Micronations are scattered all over the word, although it's hard to get an exact count because they come and go. Some, like the Principality of Hutt River in Australia, began as the result of a dispute with a real country, in this case over wheat quotas that limited production on Prince Leonard Casley's farm.

As long as these places don't annoy the real government too much, they're generally left alone. But not always.

After Giorgio Rosa opened a tourist attraction on a platform off the coast of Italy in 1968, named it the Republic of Rose Island and declared himself president, Italy quickly invaded. Rosa's platform was eventually dynamited, literally blowing the Republic of Rose Island right off the map.

A look at the Itty Bitty nations coming to MicroCon 2015

Want to be king, queen, president or grand potentate of your very own country? All you really need to do is proclaim yourself as one, come up with a catchy name and make a flag. "Most micronations are one-man shows, to be completely honest with you," says President Kevin Baugh of the Republic of Molossia

Baugh organized MicroCon 2015, Saturday's gathering at the Anaheim Central Library of dozens of small, self-proclaimed nations. Here's a look at some the more interesting ones.

- The Republic of Molossia. Founded by Baugh and a buddy as teenagers in 1977, it existed mainly in Baugh's bedroom until he bought 1.3 acres of property in Northern Nevada in 1998 and built a railroad and private phone company. Molossia pays taxes to the United States but likes to think of that as foreign aid. Its creation was inspired by the Peter Sellers comedy "The Mouse That Roared," about a small nation that declares war on the United States so it can receive foreign aid after it loses.

- Grand Duchy of Westarctica. One of the world's largest micronations, it encompasses 620,000 square miles of the Antarctic, but nobody actually lives there. It was founded in 2001 by His Royal Highness Grand Duke Travis McHenry after he learned no other nation had laid claim to the area. McHenry says he would like to eventually make Westarctica a real country. If he does, he jokes that he'll probably promote himself from grand duke to king.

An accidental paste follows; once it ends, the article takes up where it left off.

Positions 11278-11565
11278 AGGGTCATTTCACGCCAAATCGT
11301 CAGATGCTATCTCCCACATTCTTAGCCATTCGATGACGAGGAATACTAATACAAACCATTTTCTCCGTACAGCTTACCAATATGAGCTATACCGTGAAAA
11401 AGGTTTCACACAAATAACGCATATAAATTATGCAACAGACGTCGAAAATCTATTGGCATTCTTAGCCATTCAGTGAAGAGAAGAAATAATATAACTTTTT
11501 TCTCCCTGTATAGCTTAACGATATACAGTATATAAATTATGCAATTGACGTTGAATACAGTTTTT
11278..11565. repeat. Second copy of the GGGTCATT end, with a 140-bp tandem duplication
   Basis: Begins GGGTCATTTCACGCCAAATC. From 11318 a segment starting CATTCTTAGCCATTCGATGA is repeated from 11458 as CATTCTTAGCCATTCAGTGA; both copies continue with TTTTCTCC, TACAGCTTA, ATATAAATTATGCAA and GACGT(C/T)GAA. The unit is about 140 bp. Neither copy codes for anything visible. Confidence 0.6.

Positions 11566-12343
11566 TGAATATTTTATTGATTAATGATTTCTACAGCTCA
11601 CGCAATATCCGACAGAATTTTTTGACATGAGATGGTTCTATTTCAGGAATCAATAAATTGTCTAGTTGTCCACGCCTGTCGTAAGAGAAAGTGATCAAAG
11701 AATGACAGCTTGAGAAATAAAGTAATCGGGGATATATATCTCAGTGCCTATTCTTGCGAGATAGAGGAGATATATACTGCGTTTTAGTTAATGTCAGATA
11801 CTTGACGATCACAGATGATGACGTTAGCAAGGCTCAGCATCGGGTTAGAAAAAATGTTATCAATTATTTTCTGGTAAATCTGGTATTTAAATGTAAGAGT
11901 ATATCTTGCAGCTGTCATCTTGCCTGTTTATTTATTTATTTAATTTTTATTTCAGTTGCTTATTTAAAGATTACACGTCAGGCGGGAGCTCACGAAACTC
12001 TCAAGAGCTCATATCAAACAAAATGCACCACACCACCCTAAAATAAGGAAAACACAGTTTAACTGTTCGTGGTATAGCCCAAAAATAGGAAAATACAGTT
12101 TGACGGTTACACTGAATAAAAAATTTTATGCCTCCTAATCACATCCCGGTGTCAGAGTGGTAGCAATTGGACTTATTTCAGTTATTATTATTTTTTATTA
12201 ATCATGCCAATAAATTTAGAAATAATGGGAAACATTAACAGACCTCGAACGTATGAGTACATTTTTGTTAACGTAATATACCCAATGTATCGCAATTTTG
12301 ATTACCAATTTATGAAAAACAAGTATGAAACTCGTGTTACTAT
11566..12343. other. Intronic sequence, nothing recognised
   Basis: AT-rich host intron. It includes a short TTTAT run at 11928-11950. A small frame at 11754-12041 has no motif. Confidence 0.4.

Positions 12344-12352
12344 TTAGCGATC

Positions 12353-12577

- The Kingdom of Vikesland. Located adjacent to picturesque Riding Mountain National Park in Manitoba, Canada, it was founded in 2005 by Christopher Barry Joseph Beyette, a TV newsman who prefers to be called King Christopher I. The king says his fascination with micronationalism led him to create the country. He says he'd like to eventually produce a documentary on the micronation movement.

- Royal Republic of Ladonia. Located on a rocky shoreline in southwest Sweden, this micronation came into being as the result of a lengthy legal battle over a gigantic pop-art sculpture made of 70 tons of driftwood. After Swedish authorities demanded that it be torn down artist Lars Vik went to court. . After vandals torched it, he built another and went back to court. In 1996 angry supporters declared the site, in a nature preserve, an independent nation. Ladonia claims to have 17,000 citizens now, although none actually live there. It is ruled by Queen Carolyn I, whose coronation took place in 2011 by the disputed sculpture.

- The Grand Duchy of Broslavia. Founded in 2014 in Albuquerque, it is ruled by His Majesty Grand Duke Jacob Felts and lists its capital as Feltasia. Although it has only five citizens, Broslavia claims to have a volunteer military armed with cardboard copies of AK-47s that fire rubber bands. It claims to have recently expanded its territory by annexing the dwarf planet Pluto.